As for the company’s claim that the position G. filled was eliminated in the restructuring, that too is false. His job was filled by someone else after he left the company. G. complained loudly of his mistreatment during the proceedings leading to his firing. Psagot then hired two of the most powerful attorneys representing financial institutions. As a result, he was paid severance far larger than normally would be offered. Thus offering the impression that the company sought to pay him to either shut him up, or at least be less disgruntled than he might otherwise be.
Drucker also reports yet another bit of retaliation against G. After his firing, he began a relationship with a woman who also was an employee, Vered Ben Shlomo. A senior director of the company commenced an investigation into the relationship which led to her firing. Later, the company claimed she was fired because she conducted an inappropriate relationship with a supervisor. However, G. was no longer her supervisor, as Psagot had sacked him.
This scandal recalls an earlier one I reported here in 2010, involving the Shin Bet. The agency’s number 3 officer, “Claude,” bedded the wife of another Shin Bet colleague. She was also a subordinate of Claude’s. He appears, like Cohen, to have been driven by an urge to retaliate against the cuckholded husband, because he disciplined him. When the Shin Bet’s number 2 discovered the incident he tried to cover it up. When the boss, Yuval Diskin, learned about the scandal, he was irate and sought to fire Claude and send his number two on leave. But the womanizer was wise to the ways of the agency and threatened to wash its dirty laundry in public. Diskin blinked and Claude received a slap on the wrist and a demotion.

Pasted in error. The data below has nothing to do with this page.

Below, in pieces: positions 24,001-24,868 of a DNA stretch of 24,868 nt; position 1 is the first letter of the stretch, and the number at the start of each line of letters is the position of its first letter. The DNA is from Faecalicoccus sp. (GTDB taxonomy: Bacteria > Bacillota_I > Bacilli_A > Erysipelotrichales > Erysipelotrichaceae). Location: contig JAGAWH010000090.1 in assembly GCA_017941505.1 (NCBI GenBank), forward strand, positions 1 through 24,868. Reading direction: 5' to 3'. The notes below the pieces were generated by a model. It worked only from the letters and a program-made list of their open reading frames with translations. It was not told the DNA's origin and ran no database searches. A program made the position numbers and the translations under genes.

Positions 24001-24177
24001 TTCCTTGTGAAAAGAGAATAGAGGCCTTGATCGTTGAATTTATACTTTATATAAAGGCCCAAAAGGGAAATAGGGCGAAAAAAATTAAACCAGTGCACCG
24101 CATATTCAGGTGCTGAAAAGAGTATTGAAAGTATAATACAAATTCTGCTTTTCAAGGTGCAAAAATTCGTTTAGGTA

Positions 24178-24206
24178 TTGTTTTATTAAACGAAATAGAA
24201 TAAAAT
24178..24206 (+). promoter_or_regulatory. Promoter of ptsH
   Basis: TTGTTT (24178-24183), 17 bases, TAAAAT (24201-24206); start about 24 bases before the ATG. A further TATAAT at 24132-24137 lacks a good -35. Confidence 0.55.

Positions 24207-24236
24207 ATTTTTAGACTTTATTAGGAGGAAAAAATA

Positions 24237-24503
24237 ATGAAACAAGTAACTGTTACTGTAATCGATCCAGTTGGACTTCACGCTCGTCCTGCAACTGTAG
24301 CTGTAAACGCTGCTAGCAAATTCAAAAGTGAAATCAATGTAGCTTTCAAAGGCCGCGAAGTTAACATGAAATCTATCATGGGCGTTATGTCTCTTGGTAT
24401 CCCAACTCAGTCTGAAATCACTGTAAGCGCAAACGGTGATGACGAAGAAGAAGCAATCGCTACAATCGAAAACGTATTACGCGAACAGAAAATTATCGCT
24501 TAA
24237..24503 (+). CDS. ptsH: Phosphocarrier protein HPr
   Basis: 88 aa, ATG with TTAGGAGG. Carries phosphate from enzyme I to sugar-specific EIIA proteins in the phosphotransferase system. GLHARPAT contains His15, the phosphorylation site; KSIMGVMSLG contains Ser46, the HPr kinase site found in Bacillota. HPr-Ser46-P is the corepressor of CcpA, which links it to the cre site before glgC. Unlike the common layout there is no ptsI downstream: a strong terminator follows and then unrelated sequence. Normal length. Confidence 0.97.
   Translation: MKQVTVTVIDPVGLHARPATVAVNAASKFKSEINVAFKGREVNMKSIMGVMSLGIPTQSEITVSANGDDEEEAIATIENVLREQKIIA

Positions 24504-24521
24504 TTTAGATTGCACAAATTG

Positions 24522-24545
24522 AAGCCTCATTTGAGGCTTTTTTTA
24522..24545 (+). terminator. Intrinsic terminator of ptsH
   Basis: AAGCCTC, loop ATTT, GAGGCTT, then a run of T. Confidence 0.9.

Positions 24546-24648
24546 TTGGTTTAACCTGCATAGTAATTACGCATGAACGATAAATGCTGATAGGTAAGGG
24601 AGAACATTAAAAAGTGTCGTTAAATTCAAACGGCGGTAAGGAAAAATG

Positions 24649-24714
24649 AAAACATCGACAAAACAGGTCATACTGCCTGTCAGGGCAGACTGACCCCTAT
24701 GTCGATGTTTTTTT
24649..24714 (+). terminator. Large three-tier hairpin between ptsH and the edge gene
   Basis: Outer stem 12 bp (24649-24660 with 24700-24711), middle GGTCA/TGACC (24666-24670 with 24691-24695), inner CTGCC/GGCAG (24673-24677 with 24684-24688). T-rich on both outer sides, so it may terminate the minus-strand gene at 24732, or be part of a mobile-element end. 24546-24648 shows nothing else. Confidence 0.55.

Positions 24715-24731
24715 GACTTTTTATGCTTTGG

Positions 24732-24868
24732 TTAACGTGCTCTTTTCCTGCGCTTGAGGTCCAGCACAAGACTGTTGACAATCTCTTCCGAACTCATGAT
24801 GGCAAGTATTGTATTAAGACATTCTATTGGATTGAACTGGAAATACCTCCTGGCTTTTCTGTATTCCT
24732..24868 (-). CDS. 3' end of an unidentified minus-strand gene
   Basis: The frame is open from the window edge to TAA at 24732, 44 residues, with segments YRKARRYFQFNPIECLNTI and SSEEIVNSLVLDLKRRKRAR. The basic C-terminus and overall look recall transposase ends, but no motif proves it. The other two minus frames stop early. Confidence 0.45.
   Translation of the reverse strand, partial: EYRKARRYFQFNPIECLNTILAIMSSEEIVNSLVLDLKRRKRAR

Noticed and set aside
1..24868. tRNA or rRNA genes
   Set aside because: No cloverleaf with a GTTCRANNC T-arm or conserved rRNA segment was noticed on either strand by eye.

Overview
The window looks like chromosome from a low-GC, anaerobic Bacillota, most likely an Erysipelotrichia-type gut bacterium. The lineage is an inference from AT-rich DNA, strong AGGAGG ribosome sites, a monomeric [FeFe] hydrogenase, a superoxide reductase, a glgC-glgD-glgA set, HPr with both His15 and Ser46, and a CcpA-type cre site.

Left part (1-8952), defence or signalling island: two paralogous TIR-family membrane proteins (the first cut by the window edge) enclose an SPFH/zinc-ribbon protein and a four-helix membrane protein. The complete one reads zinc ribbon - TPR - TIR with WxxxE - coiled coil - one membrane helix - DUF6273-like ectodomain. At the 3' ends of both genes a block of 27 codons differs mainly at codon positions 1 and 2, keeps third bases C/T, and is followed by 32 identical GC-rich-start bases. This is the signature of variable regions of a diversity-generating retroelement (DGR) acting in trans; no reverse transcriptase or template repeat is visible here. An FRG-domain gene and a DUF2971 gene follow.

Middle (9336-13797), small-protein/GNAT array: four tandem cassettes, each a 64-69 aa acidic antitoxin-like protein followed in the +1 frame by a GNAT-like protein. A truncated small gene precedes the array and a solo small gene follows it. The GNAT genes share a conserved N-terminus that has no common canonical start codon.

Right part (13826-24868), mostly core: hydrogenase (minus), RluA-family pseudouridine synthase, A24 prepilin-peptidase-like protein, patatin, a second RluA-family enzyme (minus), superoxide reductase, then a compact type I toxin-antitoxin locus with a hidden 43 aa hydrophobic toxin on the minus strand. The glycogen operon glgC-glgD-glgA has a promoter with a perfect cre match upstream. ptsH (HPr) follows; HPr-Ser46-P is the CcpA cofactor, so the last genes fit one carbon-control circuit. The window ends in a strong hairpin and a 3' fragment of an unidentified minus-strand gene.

But that was not the end of it. Like G. in the Cohen affair, the husband whose wife betrayed him filed a civil service complaint, which forced the independent agency to investigate the matter. That’s how it became more widely known, though Israeli journalists presented a sanitized version to the public which omitted some of the most egregious aspects of the sordid story.
For those of a Biblical bent, recall the story of King David and Bathsheba. When he saw her bathing he decided he had to take her as his mistress. But her husband, Uriah stood in the way. So David sent Uriah to the battlefront where he was killed, thus smoothing the way toward satisfying his carnal desire. However, the Lord was not happy with David’s behavior and it was one of several grave sins which haunted him for the rest of his life. I suppose, in that sense, G. should be grateful that Cohen didn’t enjoy royal prerogatives and send a member of his Kidon assassination unit to do him in.
All in all, Yossi Cohen’s scandal is a run of the mill bit of corporate manipulation and gamesmanship among the Israeli elite. A culture that is riddled with corruption and self-dealing in which the rich and powerful always win, while their lessers end up on the losing end of the stick. G. appears to be one of those. A casualty of a gamed system. It will be interesting to see whether justice is served or denied in Cohen’s case.